How we got to “the new mission statement”
For two years, I have thought about what the purpose of Glensheen is. Why is it that so many of us give so much time to this place? Why does it attract over 100,000 people a year? What is Glensheen?
It is easy to go to the usual museum route. Speak in vague terms. Inspiring. Space matters. Continue the legacy. Tell the story. Connect with the past. The buzzwords of the field.
But truly. Why is Glensheen unique? Why are each of our house museums unique, what important “Soft Power” do we possess that we should be focusing on. (Soft Power is the idea that through education, museums propel a soft power of influence on its audiences). This concept is important for us as museums to understand. Whether intentional or not, we propel this influence on our communities and visitors. What are we pushing?
Here is what we thought was unique about Glensheen.
- intact collection of artifacts and fairly preserved estate.
- collection and estate built by some of the best
- at least… The Murder
In the end, none of those are unique to Glensheen. In fact, many historic homes have intact collections. Maybe unique to Minnesota? Well it turns out the Lindbergh House has an intact collection. So no. Glensheen was built by some of the best, but so were most of the grand historic homes of the country. Oddly. Even the murder isn’t that rare. There are multiple influential families with mysterious and scandalous events whose homes are historic house museums (Winchester Mansion).
As usual, the answer lies in the details.
But as I looked and studied, something started to arise. Our famous architect is Clarence Johnston, who built many of the homes on Summit Ave in St. Paul and was a rival with Cass Gilbert (designed many state capitols), was a Minnesotan. The interior designers, William A. French, and John Bradstreet are two of the best interior designers ever from guess where… Minnesota. They are nationally famous. In fact, recently, I was at a National Museum conference in Atlanta, a fellow house museum director, asked if I was from the home with John Bradstreet’s work. I said proudly, “Absolutely”.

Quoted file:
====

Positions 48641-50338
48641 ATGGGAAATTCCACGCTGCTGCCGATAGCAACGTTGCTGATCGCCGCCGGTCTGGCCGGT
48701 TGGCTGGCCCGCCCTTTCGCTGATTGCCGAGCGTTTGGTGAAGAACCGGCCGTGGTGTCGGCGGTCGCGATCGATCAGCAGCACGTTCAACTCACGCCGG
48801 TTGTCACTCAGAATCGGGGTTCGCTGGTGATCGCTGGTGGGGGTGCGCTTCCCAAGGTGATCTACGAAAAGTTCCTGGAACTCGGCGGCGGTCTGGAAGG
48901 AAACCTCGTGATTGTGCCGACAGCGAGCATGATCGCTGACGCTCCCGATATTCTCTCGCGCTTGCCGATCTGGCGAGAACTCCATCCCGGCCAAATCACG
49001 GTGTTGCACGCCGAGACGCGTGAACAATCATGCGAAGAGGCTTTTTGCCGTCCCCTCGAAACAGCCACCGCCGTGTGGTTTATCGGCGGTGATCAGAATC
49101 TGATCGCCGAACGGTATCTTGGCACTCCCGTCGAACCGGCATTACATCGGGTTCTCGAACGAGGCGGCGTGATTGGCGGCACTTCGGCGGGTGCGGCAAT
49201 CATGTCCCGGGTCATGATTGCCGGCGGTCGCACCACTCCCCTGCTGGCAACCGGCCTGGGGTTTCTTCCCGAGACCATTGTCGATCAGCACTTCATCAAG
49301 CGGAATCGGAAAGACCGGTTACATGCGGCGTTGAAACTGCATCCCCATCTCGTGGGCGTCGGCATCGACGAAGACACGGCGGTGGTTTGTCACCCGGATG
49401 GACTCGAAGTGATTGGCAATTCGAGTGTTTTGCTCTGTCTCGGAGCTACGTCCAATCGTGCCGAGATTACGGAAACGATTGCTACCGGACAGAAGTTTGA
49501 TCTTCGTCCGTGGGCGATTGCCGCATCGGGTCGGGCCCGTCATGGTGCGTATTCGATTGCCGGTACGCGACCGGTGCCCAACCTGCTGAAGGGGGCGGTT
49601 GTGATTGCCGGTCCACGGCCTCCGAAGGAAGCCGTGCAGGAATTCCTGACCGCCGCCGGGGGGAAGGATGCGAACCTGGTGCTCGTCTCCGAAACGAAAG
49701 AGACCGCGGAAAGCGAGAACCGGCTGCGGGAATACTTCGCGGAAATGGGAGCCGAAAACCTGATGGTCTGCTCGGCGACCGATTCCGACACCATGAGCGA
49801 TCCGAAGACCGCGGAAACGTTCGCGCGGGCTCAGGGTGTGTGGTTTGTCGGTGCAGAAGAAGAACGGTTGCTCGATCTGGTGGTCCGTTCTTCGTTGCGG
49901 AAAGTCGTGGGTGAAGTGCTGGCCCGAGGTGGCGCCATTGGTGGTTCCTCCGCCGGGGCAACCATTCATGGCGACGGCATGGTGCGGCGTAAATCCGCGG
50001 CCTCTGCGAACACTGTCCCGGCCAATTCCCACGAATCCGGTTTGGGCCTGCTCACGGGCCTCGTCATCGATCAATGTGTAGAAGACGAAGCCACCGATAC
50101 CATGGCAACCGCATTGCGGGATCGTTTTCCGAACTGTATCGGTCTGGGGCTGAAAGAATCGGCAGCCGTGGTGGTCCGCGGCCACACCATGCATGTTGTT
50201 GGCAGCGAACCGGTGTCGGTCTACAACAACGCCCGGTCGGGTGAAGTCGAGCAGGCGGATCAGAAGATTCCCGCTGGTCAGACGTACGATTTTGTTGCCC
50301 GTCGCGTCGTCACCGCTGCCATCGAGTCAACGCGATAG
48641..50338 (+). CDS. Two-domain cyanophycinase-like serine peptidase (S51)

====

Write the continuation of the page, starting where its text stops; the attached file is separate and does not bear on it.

Then there is the landscape designer, Charles Leavitt, who is from New York, but his two leads on the Glensheen project, were Anthony Morrell and Arthur Nichols. Glensheen would be their last project under, Leavitt, they would form their company and take on projects such as Lester Park and Morgan Park in Duluth, but would design University of Minnesota’s Minneapolis campus’s main area which includes Northrop and the Wilson Library. They would go down as two of the best landscape designers in Minnesota History.
Then there is the home. Inside one of Glensheen’s most famous rooms, the Breakfast Room, the walls are lined with Rookwood Pottery tile from Ohio, and considered one of the best of the time. But the center feature of the room, is the light above the table. Which was created by the Minneapolis Handicraft Guild. Later, the Handicraft Guild was made part of the new University of Minnesota’s art education department. Once again that Minnesota connection, almost a showcase.
Something else, while studying historic photos of the grounds, there was something interesting about the grounds. Their design was unique. It wasn’t your typical open lot, it wasn’t really a total english design. Sure there are strong elements, (Formal Garden), but overall it had more of a northern Minnesota feel. Almost a north shore camping trip feel. In fact, that may have been the intent. Chester had built a hiking trail that started at Lake Superior and went up Tischer Creek. The trail even went under London Road and continued till it connected with Congdon Park. The park Chester Congdon helped design and pay for. The trail feels similar to many of the grand state parks up the North Shore.
Guests to Glensheen in 1910 left with an impression. Minnesota had amazing artisans. And Minnesota had a beautiful outdoor environment.